If you fish long enough, it’s a virtual guarantee that you or someone you are fishing with will get a stray hook embedded somewhere in the skin. Accidents happen, and treble hooks especially, are famous for getting buried into hands and fingers. I can think of many situations where this could possibly happen.
- You are removing hooks from a fish when it makes a sudden movement, lodging one or more points into your hand.
- Sitting down in the boat, you unknowingly sit on top of a rod or lure, sticking a hook in your leg or hand in the process.
- You reached for something in the boat and bump over a rod that slings a lure into your arm.
- You are trying to free a snagged lure from a tree, only to have the lure suddenly break free and slingshot directly towards your face.
- Maybe you have a fishing buddy who is casting challenged, and snags his crankbait into your arm or face because he wasn’t paying attention.
The point is, there are a thousand ways to get a hook stuck, and just a few ways to remove them. By learning how to remove a fish hook from skin, you will be prepared for the situation and can save your day of fishing, and hopefully avoiding an expensive trip to the emergency room. Here are 3 methods of removing a fish hook that fishermen should learn, as demonstrated by Kevin Newell, a professional fishing guide from Oregon. Image via iFish.net
Remove the Barb
This method requires you to push the point of the hook through your skin, where you can easily remove the barb. Only use this method if the barb is stuck shallow and can easily point back out. If you have a deeply embedded hook, it’s best to seek medical attention.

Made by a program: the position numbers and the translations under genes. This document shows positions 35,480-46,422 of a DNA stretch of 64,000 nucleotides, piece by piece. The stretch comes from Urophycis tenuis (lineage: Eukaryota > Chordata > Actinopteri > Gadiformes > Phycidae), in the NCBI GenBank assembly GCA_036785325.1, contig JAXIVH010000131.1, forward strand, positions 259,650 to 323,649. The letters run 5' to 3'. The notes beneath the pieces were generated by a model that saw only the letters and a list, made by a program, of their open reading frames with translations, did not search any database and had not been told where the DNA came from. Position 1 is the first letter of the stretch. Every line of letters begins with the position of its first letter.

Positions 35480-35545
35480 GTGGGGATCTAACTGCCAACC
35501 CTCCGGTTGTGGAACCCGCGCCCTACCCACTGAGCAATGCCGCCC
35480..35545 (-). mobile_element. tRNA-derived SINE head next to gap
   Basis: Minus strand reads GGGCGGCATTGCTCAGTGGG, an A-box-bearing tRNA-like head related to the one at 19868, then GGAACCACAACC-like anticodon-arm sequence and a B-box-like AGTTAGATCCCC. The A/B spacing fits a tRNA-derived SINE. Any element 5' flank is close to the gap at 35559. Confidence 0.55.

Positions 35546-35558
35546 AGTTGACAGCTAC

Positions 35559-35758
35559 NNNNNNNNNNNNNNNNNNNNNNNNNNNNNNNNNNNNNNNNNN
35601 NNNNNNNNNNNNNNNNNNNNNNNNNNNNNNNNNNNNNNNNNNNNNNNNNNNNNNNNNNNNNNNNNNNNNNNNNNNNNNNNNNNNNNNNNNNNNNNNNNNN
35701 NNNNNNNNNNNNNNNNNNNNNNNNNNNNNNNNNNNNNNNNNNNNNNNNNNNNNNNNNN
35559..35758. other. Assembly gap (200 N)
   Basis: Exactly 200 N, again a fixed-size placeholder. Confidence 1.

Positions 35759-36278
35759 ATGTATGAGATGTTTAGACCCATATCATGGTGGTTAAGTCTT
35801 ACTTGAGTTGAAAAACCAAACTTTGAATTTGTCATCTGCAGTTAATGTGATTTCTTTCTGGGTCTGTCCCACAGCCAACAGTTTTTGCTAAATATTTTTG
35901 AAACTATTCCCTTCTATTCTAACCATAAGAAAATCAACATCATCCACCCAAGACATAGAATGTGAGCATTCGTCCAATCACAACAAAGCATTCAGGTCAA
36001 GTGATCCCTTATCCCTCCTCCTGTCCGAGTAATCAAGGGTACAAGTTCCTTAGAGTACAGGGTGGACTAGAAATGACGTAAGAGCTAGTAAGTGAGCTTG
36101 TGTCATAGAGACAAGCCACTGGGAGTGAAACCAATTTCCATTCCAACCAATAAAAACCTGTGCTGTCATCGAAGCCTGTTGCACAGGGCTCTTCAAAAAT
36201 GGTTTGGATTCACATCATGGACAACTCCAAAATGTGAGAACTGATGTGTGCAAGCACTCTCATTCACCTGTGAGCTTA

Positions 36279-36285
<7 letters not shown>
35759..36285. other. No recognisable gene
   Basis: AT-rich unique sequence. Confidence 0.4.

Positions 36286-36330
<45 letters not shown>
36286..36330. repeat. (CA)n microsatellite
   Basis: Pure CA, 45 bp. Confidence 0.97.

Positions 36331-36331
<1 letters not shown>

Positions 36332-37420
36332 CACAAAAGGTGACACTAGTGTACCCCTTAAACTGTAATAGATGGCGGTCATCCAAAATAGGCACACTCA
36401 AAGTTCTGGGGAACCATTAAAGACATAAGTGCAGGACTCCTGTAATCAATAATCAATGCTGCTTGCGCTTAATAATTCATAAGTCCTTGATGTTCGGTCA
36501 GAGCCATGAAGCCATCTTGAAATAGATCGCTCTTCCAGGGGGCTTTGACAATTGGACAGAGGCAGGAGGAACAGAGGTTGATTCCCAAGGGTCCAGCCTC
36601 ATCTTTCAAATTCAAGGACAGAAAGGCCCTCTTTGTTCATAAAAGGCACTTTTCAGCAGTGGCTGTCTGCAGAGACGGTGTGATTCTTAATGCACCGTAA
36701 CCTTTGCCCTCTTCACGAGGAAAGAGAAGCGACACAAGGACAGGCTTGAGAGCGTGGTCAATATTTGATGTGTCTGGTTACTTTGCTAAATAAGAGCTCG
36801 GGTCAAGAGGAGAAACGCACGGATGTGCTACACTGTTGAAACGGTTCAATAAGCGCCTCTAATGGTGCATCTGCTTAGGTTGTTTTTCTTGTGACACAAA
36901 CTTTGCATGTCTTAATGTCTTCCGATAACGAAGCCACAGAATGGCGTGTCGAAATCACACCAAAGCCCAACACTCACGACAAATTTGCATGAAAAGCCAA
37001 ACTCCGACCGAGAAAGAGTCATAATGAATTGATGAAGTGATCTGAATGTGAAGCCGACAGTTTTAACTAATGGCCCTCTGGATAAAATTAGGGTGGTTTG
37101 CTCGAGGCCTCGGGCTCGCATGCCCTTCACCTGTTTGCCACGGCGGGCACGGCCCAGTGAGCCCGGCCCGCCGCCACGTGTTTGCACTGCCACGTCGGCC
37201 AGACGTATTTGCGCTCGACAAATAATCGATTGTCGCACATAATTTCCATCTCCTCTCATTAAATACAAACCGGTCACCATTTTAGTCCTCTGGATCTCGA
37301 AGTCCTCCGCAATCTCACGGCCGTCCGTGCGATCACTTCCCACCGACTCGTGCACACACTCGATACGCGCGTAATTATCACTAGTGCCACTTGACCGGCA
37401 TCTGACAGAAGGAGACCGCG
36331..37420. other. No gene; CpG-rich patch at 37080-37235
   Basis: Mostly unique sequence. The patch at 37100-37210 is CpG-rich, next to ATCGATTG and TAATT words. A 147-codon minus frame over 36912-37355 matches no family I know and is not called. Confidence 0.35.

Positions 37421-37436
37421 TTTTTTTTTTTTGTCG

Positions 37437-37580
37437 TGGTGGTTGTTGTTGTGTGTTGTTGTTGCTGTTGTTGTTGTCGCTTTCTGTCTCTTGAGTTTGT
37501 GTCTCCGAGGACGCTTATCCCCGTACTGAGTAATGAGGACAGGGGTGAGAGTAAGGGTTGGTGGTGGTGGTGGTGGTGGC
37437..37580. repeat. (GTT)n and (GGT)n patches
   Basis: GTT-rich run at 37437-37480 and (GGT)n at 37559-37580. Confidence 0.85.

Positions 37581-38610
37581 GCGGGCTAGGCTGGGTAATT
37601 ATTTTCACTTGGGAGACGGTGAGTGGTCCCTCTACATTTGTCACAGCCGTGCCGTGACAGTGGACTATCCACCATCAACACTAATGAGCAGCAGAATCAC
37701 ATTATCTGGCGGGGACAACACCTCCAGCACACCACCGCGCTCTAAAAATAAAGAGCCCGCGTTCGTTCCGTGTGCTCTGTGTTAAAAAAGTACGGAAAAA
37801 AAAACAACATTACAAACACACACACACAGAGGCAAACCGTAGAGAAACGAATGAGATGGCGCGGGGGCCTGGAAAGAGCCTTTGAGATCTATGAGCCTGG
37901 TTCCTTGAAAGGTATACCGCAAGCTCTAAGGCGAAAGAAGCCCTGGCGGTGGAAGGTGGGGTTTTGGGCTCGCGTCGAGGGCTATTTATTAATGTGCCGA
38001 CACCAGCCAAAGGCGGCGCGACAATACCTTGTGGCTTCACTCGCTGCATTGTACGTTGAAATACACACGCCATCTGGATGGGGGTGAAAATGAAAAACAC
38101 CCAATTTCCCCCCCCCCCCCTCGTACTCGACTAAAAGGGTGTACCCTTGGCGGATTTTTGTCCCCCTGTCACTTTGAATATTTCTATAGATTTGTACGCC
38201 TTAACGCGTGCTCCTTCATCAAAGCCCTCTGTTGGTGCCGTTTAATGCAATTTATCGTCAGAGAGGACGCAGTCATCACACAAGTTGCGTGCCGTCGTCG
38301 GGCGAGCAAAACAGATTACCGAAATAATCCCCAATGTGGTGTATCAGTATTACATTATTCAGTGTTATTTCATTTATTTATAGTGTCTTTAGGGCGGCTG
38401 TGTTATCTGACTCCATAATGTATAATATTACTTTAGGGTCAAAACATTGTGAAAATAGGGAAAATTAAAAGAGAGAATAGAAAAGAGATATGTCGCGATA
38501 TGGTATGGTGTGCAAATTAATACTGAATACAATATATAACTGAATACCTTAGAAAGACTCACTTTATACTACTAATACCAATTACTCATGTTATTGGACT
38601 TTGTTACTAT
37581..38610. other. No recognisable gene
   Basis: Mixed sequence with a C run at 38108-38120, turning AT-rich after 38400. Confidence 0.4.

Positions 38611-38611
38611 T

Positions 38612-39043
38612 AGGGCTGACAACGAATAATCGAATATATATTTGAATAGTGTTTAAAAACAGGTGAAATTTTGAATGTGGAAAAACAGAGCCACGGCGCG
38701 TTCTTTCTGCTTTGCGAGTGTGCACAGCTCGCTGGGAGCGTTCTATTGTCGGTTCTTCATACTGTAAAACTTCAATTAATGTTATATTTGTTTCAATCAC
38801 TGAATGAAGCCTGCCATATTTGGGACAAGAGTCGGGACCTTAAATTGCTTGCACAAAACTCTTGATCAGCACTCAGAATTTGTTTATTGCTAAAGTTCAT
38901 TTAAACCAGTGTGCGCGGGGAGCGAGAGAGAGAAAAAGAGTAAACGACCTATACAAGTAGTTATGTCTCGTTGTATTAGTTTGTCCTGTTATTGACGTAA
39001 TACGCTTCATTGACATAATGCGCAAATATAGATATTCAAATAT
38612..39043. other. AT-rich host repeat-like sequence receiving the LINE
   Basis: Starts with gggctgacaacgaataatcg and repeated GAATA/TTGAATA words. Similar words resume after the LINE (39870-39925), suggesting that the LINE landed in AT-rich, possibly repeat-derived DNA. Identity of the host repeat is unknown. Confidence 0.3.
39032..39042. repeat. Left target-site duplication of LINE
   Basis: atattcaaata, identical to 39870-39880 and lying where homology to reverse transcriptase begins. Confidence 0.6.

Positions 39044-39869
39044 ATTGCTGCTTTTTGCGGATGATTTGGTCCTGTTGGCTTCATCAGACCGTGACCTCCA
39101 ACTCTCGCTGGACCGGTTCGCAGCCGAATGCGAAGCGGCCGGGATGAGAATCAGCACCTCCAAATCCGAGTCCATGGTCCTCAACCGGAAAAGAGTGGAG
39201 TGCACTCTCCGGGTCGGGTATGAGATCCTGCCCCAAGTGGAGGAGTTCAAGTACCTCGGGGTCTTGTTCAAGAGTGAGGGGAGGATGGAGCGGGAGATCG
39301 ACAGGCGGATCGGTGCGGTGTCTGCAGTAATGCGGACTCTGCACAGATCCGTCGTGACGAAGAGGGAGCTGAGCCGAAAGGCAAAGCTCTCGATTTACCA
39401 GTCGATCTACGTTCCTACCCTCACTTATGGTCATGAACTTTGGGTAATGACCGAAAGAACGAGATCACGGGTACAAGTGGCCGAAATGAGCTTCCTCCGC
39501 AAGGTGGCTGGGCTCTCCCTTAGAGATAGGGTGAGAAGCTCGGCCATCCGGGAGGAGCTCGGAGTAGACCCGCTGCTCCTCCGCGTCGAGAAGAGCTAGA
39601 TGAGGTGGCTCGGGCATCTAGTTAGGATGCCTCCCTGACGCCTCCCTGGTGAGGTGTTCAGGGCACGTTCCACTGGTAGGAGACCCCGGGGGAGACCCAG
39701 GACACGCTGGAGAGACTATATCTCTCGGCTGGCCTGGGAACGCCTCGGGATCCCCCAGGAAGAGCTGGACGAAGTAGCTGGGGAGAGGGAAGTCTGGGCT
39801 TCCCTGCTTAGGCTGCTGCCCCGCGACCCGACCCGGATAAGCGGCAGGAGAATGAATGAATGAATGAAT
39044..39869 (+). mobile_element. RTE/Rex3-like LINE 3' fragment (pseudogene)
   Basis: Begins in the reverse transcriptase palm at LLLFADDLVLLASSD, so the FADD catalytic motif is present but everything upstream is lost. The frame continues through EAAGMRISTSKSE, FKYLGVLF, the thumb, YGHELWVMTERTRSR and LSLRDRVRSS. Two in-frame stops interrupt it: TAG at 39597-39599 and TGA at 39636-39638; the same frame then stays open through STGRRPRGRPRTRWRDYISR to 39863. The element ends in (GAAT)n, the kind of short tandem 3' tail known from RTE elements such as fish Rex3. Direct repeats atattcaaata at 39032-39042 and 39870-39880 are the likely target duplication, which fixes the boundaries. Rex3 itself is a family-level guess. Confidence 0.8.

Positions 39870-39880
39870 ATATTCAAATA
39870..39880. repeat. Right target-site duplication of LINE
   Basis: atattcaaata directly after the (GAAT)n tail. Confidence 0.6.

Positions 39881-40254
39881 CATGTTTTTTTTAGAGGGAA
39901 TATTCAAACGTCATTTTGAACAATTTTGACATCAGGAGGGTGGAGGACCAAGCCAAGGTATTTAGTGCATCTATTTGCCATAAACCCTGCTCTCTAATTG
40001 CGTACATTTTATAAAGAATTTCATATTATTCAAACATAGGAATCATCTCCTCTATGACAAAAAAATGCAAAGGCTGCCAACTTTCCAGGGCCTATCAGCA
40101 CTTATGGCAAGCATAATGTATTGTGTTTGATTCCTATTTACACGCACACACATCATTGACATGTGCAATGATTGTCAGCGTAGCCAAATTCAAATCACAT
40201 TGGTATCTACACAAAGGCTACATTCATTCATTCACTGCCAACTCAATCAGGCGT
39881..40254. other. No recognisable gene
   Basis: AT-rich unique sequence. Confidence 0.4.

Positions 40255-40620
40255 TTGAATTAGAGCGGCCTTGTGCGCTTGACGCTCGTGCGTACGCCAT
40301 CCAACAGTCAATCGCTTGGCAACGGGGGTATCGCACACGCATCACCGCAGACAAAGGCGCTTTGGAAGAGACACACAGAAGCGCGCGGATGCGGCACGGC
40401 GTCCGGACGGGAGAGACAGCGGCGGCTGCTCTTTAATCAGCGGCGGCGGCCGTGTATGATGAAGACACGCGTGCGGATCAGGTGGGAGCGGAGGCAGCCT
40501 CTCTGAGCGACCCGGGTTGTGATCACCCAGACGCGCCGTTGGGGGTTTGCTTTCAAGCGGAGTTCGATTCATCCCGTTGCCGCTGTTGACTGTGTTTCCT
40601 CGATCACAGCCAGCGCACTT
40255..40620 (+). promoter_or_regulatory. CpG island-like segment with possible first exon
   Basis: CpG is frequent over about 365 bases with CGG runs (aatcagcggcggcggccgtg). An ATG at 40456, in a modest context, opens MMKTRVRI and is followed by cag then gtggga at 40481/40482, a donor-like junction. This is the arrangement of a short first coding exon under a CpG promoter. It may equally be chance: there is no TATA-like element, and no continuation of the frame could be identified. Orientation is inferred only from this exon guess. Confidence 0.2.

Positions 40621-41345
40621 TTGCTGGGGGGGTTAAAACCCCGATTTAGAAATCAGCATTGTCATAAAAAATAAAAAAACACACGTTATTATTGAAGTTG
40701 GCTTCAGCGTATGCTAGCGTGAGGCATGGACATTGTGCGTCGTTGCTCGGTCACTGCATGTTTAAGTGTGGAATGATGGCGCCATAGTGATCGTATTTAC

If the hook is small enough, you can use the side cutters to simply cut the hook pint off and pull out the hook from the direction it came. For larger hooks you need to use a strong pair of fishing pliers to mash the barb flat to the shank, allowing you to freely pull the hook back out.
Yes, it will be painful pushing the point through, but once you do the barb can be removed and the hook quickly removed. Assuming the hook is buried at a shallow angle, this can be the fastest and easiest way to get a fish hook removed from a finger or hand.
Reverse Pliers Pull
This is what I would call a “brute force” method of hook removal. The keys to this method are getting the point and barb of the hook lined up with the entry hole in your skin, and having pliers strong enough to handle large hooks. Once you’re set, give the hook a quick and strong pull. You will feel some pain removing the hook this way, but as long as you get the hook lined up properly, you will get it out.
Fishing Line Method
In this method, Kevin shows us how to remove a fish hook with fishing line. This is one of the newer hook removal methods to become popular recently. As you will see in the video, it doesn’t always work the best.
First, you need to make a loop of line out of some heavy braid or heavy monofilament. Guide the loop over the eye of the hook, towards the apex of the bend. Second, have a helper push downward on the eye, pinning it against the skin. Third, and most important, is to pull suddenly and swiftly, upward and away from the eye of the hook – NOT in line with the hook eye, as that only engages the barb.
If you are by yourself, you can adapt this method by using a longer loop of line and wrapping it around a sturdy object like a tree or cleat on a boat.
Properly executed, using line to remove a fishing hook can be the quickest and least painful method of removing a fish hook from skin. It even works on dogs.
After the Hook is Removed
After getting the stuck hook removed, put some ice over the area to reduce pain and swelling, and it is a very good idea to clean and treat the area with some antibiotic.
Please seek medical attention for hooks in sensitive areas where these methods are not suitable.
To see Kevin’s full demonstration of how to remove a fish hook from skin, watch the video below. If you are squeamish, I recommend you skip it.